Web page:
New Delhi, India – According to an internal federal power ministry memo obtained by Reuters, the government has reduced the amount of domestic coal power plants can anticipate to receive in June by 11.1 percent and has asked some utilities to import extra to bolster inventories as power demand increases.
India has overturned a policy of zero coal imports, declared an emergency rule to allow imported coal-based utilities to operate, and aims to revive closed mines to meet soaring power demand, which is expected to expand at the quickest rate in at least 38 years.
The ministry reduced total June domestic coal supply targets to 56.2 million tonnes from 63.3 million tonnes before, noting that domestic coal will be allocated proportionally to power-generating enterprises beginning June 1 based on availability.
“The balance demand would have to be met by imported coal and a realistic assessment of captive coal mine production,” it stated in a May 24 letter.
The memo stated that blended import targets for June have been boosted by 16.2 percent to 4.89 million tonnes.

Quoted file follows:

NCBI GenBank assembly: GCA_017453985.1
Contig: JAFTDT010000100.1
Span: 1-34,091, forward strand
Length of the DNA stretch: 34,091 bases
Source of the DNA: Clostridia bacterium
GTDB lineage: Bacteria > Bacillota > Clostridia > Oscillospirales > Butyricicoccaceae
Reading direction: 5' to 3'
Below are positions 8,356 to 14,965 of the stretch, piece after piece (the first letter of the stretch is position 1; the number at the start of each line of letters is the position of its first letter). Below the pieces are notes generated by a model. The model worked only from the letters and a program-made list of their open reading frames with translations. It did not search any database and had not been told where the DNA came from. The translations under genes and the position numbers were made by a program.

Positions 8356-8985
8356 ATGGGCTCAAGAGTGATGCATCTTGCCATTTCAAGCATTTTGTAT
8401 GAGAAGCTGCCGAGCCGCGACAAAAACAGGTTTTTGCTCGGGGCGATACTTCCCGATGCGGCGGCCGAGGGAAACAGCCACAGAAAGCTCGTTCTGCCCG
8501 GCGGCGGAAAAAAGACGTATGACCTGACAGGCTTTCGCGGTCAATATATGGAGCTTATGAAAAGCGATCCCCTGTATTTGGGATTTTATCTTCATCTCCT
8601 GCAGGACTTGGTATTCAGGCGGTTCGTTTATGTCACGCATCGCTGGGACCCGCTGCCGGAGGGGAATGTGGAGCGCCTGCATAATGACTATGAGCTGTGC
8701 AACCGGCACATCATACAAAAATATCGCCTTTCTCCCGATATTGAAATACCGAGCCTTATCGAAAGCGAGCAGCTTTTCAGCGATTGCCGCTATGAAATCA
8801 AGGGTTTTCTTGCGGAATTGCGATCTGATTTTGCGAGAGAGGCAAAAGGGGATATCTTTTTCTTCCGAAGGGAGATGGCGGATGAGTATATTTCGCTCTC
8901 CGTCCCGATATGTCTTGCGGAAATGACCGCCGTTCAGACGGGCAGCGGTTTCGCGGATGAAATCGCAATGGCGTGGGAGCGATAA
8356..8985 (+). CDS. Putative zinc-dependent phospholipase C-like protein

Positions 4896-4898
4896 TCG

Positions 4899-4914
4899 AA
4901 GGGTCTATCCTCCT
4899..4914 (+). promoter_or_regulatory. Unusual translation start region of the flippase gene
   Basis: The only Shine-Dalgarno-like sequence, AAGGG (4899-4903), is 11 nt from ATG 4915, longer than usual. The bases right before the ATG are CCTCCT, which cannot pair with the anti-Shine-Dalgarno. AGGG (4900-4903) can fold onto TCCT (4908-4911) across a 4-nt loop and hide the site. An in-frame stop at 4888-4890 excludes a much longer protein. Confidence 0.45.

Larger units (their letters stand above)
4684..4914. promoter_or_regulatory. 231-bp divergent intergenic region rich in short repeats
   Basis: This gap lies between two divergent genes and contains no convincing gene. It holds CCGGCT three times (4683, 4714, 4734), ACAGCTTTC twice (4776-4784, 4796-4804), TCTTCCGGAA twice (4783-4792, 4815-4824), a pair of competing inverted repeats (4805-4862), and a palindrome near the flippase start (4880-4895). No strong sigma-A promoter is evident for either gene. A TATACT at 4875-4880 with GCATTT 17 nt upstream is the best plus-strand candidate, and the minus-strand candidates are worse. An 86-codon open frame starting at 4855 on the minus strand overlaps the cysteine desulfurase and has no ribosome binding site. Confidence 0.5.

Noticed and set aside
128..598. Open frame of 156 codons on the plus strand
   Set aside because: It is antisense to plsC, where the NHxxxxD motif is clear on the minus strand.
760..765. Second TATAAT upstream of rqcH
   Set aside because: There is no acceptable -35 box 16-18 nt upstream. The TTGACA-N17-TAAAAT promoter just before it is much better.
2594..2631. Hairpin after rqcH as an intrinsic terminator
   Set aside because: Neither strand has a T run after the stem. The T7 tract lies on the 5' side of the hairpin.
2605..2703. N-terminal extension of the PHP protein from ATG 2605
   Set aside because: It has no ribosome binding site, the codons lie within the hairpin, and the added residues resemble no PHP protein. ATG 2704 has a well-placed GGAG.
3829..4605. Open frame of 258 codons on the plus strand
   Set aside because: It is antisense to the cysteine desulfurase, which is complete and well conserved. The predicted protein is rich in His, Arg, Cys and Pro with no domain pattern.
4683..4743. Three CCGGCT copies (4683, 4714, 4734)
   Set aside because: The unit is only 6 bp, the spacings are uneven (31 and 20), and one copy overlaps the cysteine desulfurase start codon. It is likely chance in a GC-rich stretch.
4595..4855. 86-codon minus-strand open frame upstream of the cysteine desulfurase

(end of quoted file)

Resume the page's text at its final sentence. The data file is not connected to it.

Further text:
Lower imports, according to the power ministry, are placing strain on domestic coal supply and depleting power plant fuel reserves.
Coal stocks at power plants have fallen by a sixth since the start of the fiscal year on April 1. Indian utilities started the year with fuel stocks that would last only nine days, the lowest levels in at least nine years.
India last week warned state-run utilities that if they do not import coal for blending by June 15, they will face domestic supply restrictions.
Miners will enhance local supply to utilities that import more and help develop inventories if additional coal becomes available, according to the ministry’s memo.
Coal India and Singreni Collieries, two state-owned mines, will now aim for a supply of 47.45 million tonnes in June, a 9.3 percent decrease from the previous target of 52.3 million tonnes.
The supply targets for so-called captive mines, in which the end-use of mined product is restricted, have been reduced to 8.78 million tonnes, a reduction of more than 20% from the previous aim of 11 million tonnes, according to the power ministry.
India has warned that if coal imports are delayed, utilities may face fuel shortages.
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